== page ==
As explained by Floyd Norris in today's New York Times, while Rick Santorum's tax proposals would slash federal revenues by 40 percent, he would manage to raise taxes on single mothers. Gee, I wonder why that happened.
There's also news today concerning Romney's latest tax plan. The Tax Policy Center has released a new estimate, based on the available public info plus discussions with his advisors. The TPC doesn't credit Romney with any of the base-broadening that he has promised via the repeal of tax preferences, since the campaign is apparently unwilling to provide any details.
Absent any such base-broadening, the Tax Policy Center finds that, "on a static basis, the Romney plan would lower federal tax liability by about $900 billion in calendar year 2015 compared with current law, roughly a 24 percent cut in total projected revenue." The static revenue loss is still $480 billion even if the baseline is current policy, which includes assumed indefinite extension of the expiring Bush tax cuts.
Well, at least Romney is being true to his old Bain Capital ways, in the sense that he is proposing to have the U.S. take on a whole lot of extra debt.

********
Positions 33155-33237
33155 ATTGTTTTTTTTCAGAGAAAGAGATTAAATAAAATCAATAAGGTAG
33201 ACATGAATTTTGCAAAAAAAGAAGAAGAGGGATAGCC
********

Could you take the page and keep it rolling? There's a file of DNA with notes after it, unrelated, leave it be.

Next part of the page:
Also noteworthy are the Romney plan's distributional effects. The following is a list of the average tax cut and the percent change in after-tax income that the Tax Policy Center ascribes to the Romney plan for 2015, compared to the current law baseline:
Lowest Quintile: $256 average tax cut, 0.7% increase in after-tax income
Second Quintile: $1,016 average tax cut, 3.2% increase in after-tax income
Middle Quintile: $2,130 average tax cut, 4.4% increase in after-tax income
Fourth Quintile: $4,994 average tax cut, 6.5% increase in after-tax income
Top Quintile: $27,508 average tax cut, 12.6% increase in after-tax income
Top 1 Percent: $237,983 average tax cut, 18.5% increase in after-tax income
Top 0.1 Percent: $1,148,834 average tax cut, 21.7% increase in after-tax income
This ignores the incidence of accompanying spending-side changes, which it appears would be sharply tilted towards curtailment at the bottom of the income distribution. In addition, as a static estimate, it ignores behavioral responses to enacting what I would call just temporarily lower rates (since comparably large spending cuts are most unlikely to materialize, even if he does manage to squeeze the poor a bit). Romney's advisors would want to take credit for a positive economic growth response. But there is no reason to expect this when the rate cuts transparently cannot be more than temporary, given that they would greatly worsen the U.S. budget picture and make the threat of default both more likely and more imminent.